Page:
Magazine May 17, 2021, Issue

The Dark Undercurrents of Cynthia Ozick’s Antiquities

(Alkis Konstantinidis/Reuters)
Antiquities, by Cynthia Ozick (Knopf, 192 pp., $21)

On the cunningly designed dust jacket of Cynthia Ozick’s new work of fiction, alongside small images of a beetle, a lotus, a stork, and a palm arranged within an oval frame, there are the words “A Story.” The book is indeed “a fictional narrative shorter than a novel specifically” (Merriam-Webster); it could also be described as a novella. It is, I would guess, just a bit shorter than Henry James’s The Turn of the Screw, which it resembles in its designedly enigmatic quality.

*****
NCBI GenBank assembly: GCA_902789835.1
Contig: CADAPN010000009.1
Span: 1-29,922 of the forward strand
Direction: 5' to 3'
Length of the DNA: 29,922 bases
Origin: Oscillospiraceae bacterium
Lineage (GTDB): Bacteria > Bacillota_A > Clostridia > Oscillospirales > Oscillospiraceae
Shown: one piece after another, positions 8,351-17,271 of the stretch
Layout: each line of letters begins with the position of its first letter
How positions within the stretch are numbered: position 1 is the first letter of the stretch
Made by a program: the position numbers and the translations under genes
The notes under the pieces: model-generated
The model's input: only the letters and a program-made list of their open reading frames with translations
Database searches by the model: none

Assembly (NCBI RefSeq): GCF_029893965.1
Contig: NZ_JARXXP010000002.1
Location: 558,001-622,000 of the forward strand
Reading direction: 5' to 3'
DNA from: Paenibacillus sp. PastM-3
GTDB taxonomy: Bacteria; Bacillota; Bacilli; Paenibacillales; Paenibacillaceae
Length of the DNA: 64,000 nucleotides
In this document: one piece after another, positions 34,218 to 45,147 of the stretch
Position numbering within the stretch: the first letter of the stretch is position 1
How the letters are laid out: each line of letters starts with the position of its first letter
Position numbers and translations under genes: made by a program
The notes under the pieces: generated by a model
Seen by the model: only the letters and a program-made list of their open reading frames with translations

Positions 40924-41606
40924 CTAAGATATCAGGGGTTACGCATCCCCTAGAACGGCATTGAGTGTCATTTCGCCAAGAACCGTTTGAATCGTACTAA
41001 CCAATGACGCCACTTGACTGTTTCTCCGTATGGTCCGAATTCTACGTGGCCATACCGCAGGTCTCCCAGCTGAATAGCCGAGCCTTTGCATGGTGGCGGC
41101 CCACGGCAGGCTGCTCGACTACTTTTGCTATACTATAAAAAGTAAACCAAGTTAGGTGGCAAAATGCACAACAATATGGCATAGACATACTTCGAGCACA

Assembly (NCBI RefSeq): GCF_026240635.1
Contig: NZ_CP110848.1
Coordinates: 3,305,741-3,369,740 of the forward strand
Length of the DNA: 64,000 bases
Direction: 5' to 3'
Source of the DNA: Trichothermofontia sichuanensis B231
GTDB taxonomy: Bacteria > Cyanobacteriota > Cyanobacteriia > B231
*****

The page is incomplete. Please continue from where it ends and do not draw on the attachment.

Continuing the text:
Okay, okay, a kibitzer breaks in, but why are you telling us all this stuff? We’re not in

This article appears as “Excavations” in the May 17, 2021, print edition of National Review.

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